• Adidas: According to Engadget, “Adidas announced [last] week that its systems might have suffered a data breach and that millions of customers' data could have been exposed. […] Contact information, usernames and encrypted passwords might have been exposed, according to the company's preliminary investigation, but as of now, credit card and fitness information aren't thought to be included in any stolen data.”
  • Facebook / Nametests: According to Newsweek, “Sensitive Facebook information for up to 120 million users was put at risk for years by a leaky quiz application company called Nametests.com, a security researcher disclosed [last week]. […] According to internet records, the flaw had existed since 2016. Nametests, which has 120 million monthly active users thanks to Facebook pages in different languages, offers tests and quizzes which spread across social media.”

CIO and CISO Councils Release CISO Handbook

Last week, the CIO and Chief Information Security Officer Councils released the “Chief Information Security Officer Handbook.” According to the executive summary, “This handbook aims to give CISOs important information they will need to implement Federal cybersecurity at their agencies. It is designed to be useful both to an executive with no Federal Government experience and to a seasoned Federal employee familiar with the nuances of the public sector.” The three sections include information about CISO roles and responsibilities, managing risk across the enterprise, and management resources.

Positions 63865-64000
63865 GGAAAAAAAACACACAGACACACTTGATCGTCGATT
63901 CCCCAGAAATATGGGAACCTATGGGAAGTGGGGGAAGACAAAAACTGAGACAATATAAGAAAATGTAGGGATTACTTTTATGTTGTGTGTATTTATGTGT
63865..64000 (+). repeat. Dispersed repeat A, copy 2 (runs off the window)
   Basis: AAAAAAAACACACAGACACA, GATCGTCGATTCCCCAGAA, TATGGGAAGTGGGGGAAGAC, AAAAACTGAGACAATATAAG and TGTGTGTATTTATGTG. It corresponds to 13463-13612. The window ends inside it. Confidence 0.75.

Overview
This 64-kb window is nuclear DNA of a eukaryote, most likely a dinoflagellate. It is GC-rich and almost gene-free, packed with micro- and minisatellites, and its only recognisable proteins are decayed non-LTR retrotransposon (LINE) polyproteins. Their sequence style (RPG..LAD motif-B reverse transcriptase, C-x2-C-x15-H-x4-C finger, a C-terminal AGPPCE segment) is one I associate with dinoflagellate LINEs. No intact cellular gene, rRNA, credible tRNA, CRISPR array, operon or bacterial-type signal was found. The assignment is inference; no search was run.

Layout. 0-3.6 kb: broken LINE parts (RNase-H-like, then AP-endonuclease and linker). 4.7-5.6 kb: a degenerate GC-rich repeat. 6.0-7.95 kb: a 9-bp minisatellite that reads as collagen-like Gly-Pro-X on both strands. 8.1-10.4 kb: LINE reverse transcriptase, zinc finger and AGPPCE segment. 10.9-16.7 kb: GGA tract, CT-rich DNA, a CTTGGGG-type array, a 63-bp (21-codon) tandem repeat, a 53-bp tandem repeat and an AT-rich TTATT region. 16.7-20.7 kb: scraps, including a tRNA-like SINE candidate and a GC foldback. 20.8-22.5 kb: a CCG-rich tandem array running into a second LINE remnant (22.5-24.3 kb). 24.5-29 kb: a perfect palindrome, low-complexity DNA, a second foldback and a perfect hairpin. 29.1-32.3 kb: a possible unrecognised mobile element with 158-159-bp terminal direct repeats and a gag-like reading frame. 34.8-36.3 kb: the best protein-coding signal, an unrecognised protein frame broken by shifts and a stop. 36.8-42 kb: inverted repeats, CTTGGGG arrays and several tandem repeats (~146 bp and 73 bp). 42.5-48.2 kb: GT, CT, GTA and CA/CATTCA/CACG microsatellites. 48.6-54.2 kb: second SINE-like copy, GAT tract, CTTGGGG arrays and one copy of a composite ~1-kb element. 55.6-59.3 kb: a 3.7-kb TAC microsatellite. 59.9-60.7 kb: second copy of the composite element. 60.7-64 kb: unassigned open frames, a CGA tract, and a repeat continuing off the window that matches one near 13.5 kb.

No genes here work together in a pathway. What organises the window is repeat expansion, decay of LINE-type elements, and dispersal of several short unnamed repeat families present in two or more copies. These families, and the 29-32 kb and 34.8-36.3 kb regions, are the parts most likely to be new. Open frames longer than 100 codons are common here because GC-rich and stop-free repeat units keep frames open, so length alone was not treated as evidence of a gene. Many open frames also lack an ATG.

Cybersecurity Reports and Surveys Roundup

We’ve rounded up a few of the best cybersecurity reports and surveys released last week:

  • Botnets Evolving to Mobile Devices: Reported in Dark Reading, “[A new report titled] ‘Mobile Bots: The Next Evolution of Bad Bots’ examined requests from 100 million mobile devices on the Distil network from six major cellular carriers during a 45-day period. The company found that 5.8% of those devices hosted bots used to attack websites and apps – which works out to 5.8 million devices humming away with activity that their owners know nothing about.”
  • DDoS attacks continue to rise in frequency, sophistication and severity in 2018, researchers find: Reported in Cyware, “In their recently published Summer 2018 State of the Internet Security report, security researchers at Akamai state that DDoS attacks have risen by 16% in 2018 as cybercriminals continue to employ new techniques to enhance these attacks.”
  • Security Cited as the Top Reason Why Organizations Use Web Filtering at the Workplace, Survey Finds: Reported in Tripwire, “In its report Data snapshot: How web filtering affects workplace security and productivity, Spiceworks observed that more than half (58 percent) of organizations monitor their employees internet activity. […] Specifically, 90 percent of enterprises said they used web filtering to prevent and protect against malware infections.”
  • High-Profile Incidents Have Made Boards Cyber Savvy: Reported in Infosecurity Magazine, “Half of all respondents claimed that visibility of cyber-threats had grown at a board-level thanks to the impact attacks like WannaCry and NotPetya had on the bottom line of major multi-nationals in 2017.”
  • Cyber Researchers Don’t Think Feds or Congress Can Protect Against Cyberattacks: Reported in NextGov, “Only 13 percent of researchers ‘believe that Congress and the White House understand cyber threats and will take steps for future defenses,’ according to the poll of attendees at the Black Hat cybersecurity conference. Only 15 percent of the researchers believe the U.S. government and private industry are prepared to respond to a major breach of critical infrastructure.”